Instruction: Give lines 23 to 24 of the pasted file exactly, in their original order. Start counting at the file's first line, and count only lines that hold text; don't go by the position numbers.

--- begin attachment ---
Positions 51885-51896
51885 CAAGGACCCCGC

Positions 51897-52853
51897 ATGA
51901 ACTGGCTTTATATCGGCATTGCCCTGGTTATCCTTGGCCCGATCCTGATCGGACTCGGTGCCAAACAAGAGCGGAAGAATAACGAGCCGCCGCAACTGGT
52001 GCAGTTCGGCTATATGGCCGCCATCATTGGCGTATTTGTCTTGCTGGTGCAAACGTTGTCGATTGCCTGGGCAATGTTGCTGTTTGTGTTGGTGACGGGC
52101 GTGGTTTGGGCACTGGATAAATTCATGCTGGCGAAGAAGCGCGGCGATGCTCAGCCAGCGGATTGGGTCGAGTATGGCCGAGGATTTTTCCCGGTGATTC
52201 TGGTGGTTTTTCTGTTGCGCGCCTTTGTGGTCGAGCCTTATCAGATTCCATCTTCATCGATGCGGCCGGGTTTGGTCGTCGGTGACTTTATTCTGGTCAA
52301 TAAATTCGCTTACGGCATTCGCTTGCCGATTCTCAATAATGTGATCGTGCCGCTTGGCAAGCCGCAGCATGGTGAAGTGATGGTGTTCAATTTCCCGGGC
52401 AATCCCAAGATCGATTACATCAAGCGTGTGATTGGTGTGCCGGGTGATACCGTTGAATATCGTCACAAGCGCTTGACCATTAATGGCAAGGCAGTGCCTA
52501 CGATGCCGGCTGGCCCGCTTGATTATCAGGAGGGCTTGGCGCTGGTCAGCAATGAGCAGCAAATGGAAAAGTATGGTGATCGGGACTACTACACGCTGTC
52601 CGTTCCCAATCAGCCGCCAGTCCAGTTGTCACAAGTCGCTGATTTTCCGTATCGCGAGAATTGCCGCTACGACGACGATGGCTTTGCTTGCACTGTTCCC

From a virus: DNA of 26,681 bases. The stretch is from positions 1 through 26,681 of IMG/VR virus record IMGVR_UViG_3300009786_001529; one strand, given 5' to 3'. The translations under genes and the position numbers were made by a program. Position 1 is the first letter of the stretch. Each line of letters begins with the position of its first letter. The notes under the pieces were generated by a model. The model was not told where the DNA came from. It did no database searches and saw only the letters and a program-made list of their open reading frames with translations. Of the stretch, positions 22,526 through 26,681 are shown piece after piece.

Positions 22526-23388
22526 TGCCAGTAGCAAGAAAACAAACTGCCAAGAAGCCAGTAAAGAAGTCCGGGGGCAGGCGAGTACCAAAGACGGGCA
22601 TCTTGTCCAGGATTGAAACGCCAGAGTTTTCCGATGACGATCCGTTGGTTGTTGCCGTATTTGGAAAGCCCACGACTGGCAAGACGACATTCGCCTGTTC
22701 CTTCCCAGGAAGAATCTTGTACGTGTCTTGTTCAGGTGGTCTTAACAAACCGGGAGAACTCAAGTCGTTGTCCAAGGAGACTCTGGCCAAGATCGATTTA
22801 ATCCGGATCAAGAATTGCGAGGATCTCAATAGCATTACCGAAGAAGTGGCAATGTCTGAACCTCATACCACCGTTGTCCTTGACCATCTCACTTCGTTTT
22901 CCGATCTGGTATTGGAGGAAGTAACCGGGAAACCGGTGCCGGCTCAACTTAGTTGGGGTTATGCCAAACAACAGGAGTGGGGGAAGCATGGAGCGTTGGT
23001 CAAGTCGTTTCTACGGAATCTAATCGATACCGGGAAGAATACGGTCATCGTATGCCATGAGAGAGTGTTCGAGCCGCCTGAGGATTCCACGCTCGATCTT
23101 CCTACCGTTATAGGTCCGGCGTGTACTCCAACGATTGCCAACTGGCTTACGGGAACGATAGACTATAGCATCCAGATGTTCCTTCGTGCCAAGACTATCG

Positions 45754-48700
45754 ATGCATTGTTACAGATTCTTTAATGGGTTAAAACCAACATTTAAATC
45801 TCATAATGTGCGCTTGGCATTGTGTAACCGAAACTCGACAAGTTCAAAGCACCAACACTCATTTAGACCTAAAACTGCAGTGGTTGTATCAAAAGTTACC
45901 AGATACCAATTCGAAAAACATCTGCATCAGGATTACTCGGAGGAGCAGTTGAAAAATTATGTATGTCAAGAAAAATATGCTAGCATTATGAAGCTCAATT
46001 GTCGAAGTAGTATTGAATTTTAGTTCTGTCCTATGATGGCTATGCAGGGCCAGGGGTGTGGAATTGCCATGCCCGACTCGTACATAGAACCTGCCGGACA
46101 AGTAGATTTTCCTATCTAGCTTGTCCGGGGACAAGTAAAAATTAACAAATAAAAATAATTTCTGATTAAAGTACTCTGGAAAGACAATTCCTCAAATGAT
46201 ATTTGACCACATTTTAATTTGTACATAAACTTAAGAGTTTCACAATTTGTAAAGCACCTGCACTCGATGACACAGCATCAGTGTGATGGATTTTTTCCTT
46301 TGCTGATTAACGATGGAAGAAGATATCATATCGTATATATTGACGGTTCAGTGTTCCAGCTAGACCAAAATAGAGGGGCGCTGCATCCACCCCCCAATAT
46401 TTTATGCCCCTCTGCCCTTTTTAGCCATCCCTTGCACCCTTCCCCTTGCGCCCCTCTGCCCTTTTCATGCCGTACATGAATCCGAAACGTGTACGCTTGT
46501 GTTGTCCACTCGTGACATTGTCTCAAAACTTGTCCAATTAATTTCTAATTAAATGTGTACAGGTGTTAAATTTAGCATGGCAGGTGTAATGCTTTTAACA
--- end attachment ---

45754 ATGCATTGTTACAGATTCTTTAATGGGTTAAAACCAACATTTAAATC
45801 TCATAATGTGCGCTTGGCATTGTGTAACCGAAACTCGACAAGTTCAAAGCACCAACACTCATTTAGACCTAAAACTGCAGTGGTTGTATCAAAAGTTACC